|Grade 1||Grade 2||Grade 3||Grade 4||Grade 5||Grade 6|
|General Usage||Name Usage|
|Learning the Kanji (English Version only)
Copyright © 2002 Friedrich Kemler
|These kanji pages are based on Jim Breen's Kanjidic, the foundation of quite a number of kanji dictionary and training applications. For Kanjidics documentation please have a look at the Kanjidic documentation , for the license please refer to Kanjidic license . I would like to state, that using Hyperkanji is subject to the same terms of license.|
How to learn Kanji
This beautiful piece of handwriting stems from the saint of calligraphy himself. Ôgishi [303-361] created the most important models for cursive- and grass script. Even nowadays many people are using his works for rinsho, the copying of a model scripture.
The meaning of this three Characters is somewhat like "the sayings of people from ancient times". I have chosen this one as a motivation. If you want to listen to "the sayings of people from ancient times", if you want to get into contact with classical East Asian culture, you have to learn kanji. Of course there are translations, but a translation is never the real thing and depends heavily on the knowledge and views of the translator. So there is no substitute for learning the script, and having a look yourself.
Enough for motivation. Ho do I learn kanji ? There are many approaches and the following is only a humble presentation of my own one, hoping that it might be of use to others. It consists of a 4 element approach:
1.) Discover and develop your love for the kanji. Realize the beauty and the efficiency of this kind of script. Try calligraphy to develop a feeling for the aesthetics of the form of the characters.
2.) Understand the graphic meaning and the evolution of kanji. I found the "Guide to Remembering Japanese Characters" by Kenneth G. Henshall, Tuttle Publishing (December 1990) to be an excellent aid in penetrating this topic. The explainations in the book are indispensable for understanding the evolution of kanji.
3.) Memorize kanji. Yes, there is no way around that one. You have (for a certain span of time) to get used to memorize kanji by the hundreds.
4.) Read, read and read some more. The ability to read fluently is acquired only by doing so. Choose a topic that captures your interest, get some books and read.
You now may ask, where to fetch the time required for this task. You might consider throwing out your TV set ...
Now what about the links at the top and bottom of the page ? These are HTML versions of Jim Breen's (to whose feet we kneel, on whose shoulders we stand ...) kanjidic. If you happen to be interested in Japanese text processing and computing, I strongly recommend that you visit his page. He has done quite a lot for us japanophiles sitting at a computer.
Hyperkanji, as I christened this hypertext version of kanjidic, is a listing of first the mere kanji and then the entries of kanjidic stripped from everything except kanji, readings and meanings. Both listings are sorted by radical numbers and stroke count. I used the classic radical numbers as is done in the "New Nelson". The first list has a rather dense layout for the grade partitions and is annotated with radical and stroke count numbers in the whole set of jôyô kanji partition, with kanji belonging to one specific radical class listed in one block. The very dense layout facilitates memorizing, the annotated layout quick finding.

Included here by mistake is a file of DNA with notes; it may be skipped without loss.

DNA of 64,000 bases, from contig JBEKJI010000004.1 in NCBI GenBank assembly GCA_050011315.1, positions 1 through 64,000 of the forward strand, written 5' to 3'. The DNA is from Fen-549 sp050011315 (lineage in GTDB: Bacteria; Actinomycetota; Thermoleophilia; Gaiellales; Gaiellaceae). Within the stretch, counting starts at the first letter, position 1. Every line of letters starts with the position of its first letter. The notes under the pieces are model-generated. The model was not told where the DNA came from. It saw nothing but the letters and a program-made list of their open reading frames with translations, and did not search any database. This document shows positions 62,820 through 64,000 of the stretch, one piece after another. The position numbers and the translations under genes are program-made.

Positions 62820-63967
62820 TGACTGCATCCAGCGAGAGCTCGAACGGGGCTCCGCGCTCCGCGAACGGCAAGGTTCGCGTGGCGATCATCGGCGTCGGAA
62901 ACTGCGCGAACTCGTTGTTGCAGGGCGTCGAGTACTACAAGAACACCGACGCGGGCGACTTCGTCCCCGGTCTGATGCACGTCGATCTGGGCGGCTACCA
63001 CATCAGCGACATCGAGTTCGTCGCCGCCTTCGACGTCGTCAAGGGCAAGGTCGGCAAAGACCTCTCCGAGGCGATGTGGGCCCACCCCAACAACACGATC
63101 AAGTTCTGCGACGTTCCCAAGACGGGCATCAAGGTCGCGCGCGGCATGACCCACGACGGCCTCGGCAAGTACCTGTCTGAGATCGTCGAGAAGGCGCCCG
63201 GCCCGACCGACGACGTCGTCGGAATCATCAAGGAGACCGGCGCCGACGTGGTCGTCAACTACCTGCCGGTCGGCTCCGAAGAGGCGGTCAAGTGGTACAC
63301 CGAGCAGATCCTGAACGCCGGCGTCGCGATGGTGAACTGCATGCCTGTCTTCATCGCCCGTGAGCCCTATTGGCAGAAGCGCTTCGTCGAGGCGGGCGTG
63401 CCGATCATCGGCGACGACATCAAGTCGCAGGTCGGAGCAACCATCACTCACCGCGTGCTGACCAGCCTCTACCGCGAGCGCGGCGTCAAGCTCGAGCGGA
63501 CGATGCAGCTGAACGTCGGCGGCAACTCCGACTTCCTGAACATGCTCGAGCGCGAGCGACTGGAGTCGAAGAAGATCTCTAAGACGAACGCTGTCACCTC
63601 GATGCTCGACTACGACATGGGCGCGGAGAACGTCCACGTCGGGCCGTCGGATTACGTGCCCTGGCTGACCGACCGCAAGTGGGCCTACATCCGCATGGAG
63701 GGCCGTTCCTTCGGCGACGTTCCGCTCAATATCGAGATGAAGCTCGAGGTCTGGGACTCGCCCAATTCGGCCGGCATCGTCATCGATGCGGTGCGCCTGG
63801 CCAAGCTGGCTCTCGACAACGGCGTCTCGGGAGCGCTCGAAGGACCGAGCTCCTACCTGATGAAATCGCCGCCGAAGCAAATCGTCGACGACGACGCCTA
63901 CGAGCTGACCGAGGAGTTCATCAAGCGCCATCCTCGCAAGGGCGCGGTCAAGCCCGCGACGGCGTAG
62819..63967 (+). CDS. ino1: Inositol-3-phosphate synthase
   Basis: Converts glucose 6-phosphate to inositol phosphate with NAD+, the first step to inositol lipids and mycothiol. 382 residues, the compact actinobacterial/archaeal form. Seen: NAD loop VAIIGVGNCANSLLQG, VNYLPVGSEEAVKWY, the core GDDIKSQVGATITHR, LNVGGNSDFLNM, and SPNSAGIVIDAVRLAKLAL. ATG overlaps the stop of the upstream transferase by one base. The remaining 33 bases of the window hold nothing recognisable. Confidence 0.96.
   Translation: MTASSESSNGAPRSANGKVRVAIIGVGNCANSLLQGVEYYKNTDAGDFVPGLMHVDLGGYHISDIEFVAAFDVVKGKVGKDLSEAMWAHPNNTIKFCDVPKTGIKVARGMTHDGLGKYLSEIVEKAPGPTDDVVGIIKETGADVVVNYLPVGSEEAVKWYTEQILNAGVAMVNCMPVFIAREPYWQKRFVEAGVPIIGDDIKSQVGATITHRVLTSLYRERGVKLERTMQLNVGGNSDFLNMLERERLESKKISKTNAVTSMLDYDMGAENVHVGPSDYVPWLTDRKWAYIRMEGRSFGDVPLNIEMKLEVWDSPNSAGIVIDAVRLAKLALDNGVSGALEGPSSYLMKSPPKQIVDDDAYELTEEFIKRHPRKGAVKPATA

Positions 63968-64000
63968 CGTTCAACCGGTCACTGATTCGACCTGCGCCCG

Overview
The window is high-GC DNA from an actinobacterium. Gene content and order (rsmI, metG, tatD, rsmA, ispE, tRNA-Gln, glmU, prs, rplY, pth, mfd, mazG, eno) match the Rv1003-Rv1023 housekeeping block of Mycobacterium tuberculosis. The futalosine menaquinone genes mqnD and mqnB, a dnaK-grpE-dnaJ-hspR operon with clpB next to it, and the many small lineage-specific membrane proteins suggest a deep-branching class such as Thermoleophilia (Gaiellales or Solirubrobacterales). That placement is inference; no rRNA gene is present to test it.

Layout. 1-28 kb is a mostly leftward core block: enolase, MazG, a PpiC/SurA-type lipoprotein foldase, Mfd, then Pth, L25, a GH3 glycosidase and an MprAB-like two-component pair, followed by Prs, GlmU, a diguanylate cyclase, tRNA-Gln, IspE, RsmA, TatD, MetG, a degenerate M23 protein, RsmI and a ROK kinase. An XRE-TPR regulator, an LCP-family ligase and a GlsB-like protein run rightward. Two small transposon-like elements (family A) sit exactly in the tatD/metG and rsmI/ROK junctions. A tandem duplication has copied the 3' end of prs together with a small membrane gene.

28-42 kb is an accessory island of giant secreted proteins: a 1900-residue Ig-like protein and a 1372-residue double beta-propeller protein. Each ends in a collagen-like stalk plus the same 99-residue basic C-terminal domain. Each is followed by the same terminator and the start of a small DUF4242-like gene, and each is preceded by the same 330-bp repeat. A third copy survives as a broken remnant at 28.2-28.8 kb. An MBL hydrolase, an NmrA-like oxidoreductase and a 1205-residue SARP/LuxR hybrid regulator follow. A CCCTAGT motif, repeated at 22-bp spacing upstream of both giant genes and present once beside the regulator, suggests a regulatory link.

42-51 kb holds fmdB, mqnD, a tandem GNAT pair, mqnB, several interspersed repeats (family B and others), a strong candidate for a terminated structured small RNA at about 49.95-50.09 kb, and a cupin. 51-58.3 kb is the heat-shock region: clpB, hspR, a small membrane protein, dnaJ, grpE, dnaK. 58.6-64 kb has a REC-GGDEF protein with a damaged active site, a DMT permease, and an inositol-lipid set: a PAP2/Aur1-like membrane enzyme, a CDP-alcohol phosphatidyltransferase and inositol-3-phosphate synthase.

Every kanji in the first list is linked to its corresponding entry in the second list. The entries in turn are linked back to the naked kanji in the first list. There are extracts for grade 1-6, general usage, name usage as well as the whole set of jôyô kanji. The sorting and editing of course were not done by me, but by a perl script I created for that purpose.
What's the use of this arrangement ? With a working knowledge of the radical system you are able to find a certain kanji in the first list. And in most cases you find it -fast-. Then by clicking the kanji you at once are at the entry. For me this is the fastest lookup method imaginable.
The second use is in aiding memorizing. When I started learning kanji in earnest, I copied the grade listings from nelson, and starting with grade one, I memorized the kanji in such a way, that I was able to read through the list, and immediately give one on reading, one kun reading and one meaning for each kanji. I did so for grade 1, then grade 2, then grade 1 and 2 together and so on. Of course I repeatedly had to look up the kanji in the Nelson.
And this looking up while memorizing is done most effectively using hyperkanji. The neighboring ( in radical - stroke count space) kanji are easily accessible for a quick glance in both lists.
In pursuing such a huge endeavor, it is important to set realistic goals, and to have fun reaching them. Don't overdo until you lose your enthusiasm. Find an approach, that suits you best and follow it persistently. It may for example be a good idea to print out just the dense listing and take it with you on your regular rides on public transport. Online again, you look up the ones you failed to recognize. There are a lot of possible tactics.
If you have difficulties in viewing the lists, try setting the character encoding of your browser to "Japanese Autodetect" or "EUC Japan". You of course must have a Japanese font installed on your OS. Concerning the question of installing Japanese language extensions (ie. fonts, input methods ...) on several platforms, I would like to refer to Jim Breen's Page. There you find a couple of links to "how to make your PC understand Japanese" - type documents.
Finally I hope, that I was able to rouse your interest and that hyperkanji provides a useful tool for exploring the fascinating world of kanji.
|Grade 1||Grade 2||Grade 3||Grade 4||Grade 5||Grade 6|
|General Usage||Name Usage||All jôyô Kanji|